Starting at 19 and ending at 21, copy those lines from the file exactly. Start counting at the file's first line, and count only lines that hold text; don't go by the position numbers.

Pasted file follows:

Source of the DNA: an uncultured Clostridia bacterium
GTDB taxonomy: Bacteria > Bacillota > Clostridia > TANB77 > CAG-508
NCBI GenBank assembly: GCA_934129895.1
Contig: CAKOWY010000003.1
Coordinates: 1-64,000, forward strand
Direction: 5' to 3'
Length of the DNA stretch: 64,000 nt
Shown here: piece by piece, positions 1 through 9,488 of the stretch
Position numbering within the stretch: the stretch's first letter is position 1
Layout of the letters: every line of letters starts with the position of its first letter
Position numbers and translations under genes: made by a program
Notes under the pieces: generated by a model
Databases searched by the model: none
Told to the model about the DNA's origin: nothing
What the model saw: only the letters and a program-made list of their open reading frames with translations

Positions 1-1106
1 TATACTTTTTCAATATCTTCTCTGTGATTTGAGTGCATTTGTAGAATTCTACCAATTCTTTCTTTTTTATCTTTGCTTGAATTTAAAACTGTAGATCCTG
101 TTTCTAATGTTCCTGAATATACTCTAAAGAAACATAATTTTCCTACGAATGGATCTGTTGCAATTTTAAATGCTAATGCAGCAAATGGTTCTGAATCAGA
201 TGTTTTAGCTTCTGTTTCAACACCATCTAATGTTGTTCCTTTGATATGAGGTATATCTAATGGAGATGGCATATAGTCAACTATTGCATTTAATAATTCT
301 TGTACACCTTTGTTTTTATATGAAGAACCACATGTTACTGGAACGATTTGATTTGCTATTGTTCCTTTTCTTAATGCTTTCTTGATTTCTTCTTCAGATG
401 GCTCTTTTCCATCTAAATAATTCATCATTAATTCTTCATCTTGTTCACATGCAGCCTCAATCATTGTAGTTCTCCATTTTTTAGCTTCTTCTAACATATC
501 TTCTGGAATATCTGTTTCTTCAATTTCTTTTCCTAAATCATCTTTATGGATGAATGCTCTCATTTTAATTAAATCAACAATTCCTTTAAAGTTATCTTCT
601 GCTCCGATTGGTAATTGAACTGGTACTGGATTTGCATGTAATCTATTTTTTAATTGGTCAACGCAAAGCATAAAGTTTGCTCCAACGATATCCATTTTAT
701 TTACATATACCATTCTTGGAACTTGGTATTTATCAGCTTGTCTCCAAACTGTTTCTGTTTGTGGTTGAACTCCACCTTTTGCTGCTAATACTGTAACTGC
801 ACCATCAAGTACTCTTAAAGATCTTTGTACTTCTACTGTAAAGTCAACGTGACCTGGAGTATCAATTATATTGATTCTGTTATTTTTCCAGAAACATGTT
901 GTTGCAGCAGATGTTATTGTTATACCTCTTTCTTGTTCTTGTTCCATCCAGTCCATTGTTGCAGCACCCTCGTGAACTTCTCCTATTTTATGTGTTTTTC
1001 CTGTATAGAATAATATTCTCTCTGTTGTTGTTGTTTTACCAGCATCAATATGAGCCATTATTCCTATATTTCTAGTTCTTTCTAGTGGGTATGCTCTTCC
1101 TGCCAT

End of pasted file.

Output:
201 TGTTTTAGCTTCTGTTTCAACACCATCTAATGTTGTTCCTTTGATATGAGGTATATCTAATGGAGATGGCATATAGTCAACTATTGCATTTAATAATTCT
301 TGTACACCTTTGTTTTTATATGAAGAACCACATGTTACTGGAACGATTTGATTTGCTATTGTTCCTTTTCTTAATGCTTTCTTGATTTCTTCTTCAGATG
401 GCTCTTTTCCATCTAAATAATTCATCATTAATTCTTCATCTTGTTCACATGCAGCCTCAATCATTGTAGTTCTCCATTTTTTAGCTTCTTCTAACATATC